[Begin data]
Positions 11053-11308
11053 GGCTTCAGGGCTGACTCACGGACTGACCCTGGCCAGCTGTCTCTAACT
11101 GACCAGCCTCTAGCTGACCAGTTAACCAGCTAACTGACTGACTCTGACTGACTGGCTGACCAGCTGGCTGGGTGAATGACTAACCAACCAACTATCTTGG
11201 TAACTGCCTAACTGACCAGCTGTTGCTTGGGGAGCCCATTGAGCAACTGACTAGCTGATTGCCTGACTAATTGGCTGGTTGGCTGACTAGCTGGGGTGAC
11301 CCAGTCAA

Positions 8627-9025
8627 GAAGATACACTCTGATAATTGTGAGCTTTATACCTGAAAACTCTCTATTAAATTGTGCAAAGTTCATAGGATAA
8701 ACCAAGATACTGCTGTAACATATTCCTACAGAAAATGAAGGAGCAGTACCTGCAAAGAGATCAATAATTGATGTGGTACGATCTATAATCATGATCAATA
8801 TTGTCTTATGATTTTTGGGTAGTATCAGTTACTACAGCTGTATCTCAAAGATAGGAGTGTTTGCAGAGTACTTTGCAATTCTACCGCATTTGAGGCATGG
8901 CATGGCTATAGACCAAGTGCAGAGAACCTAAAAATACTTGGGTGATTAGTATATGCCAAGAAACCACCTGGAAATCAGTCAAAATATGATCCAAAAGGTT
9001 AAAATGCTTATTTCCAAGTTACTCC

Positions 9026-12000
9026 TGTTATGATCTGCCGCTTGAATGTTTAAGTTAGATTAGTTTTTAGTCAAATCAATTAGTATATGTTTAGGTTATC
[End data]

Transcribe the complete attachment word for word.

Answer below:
Positions 11053-11308
11053 GGCTTCAGGGCTGACTCACGGACTGACCCTGGCCAGCTGTCTCTAACT
11101 GACCAGCCTCTAGCTGACCAGTTAACCAGCTAACTGACTGACTCTGACTGACTGGCTGACCAGCTGGCTGGGTGAATGACTAACCAACCAACTATCTTGG
11201 TAACTGCCTAACTGACCAGCTGTTGCTTGGGGAGCCCATTGAGCAACTGACTAGCTGATTGCCTGACTAATTGGCTGGTTGGCTGACTAGCTGGGGTGAC
11301 CCAGTCAA

Positions 8627-9025
8627 GAAGATACACTCTGATAATTGTGAGCTTTATACCTGAAAACTCTCTATTAAATTGTGCAAAGTTCATAGGATAA
8701 ACCAAGATACTGCTGTAACATATTCCTACAGAAAATGAAGGAGCAGTACCTGCAAAGAGATCAATAATTGATGTGGTACGATCTATAATCATGATCAATA
8801 TTGTCTTATGATTTTTGGGTAGTATCAGTTACTACAGCTGTATCTCAAAGATAGGAGTGTTTGCAGAGTACTTTGCAATTCTACCGCATTTGAGGCATGG
8901 CATGGCTATAGACCAAGTGCAGAGAACCTAAAAATACTTGGGTGATTAGTATATGCCAAGAAACCACCTGGAAATCAGTCAAAATATGATCCAAAAGGTT
9001 AAAATGCTTATTTCCAAGTTACTCC

Positions 9026-12000
9026 TGTTATGATCTGCCGCTTGAATGTTTAAGTTAGATTAGTTTTTAGTCAAATCAATTAGTATATGTTTAGGTTATC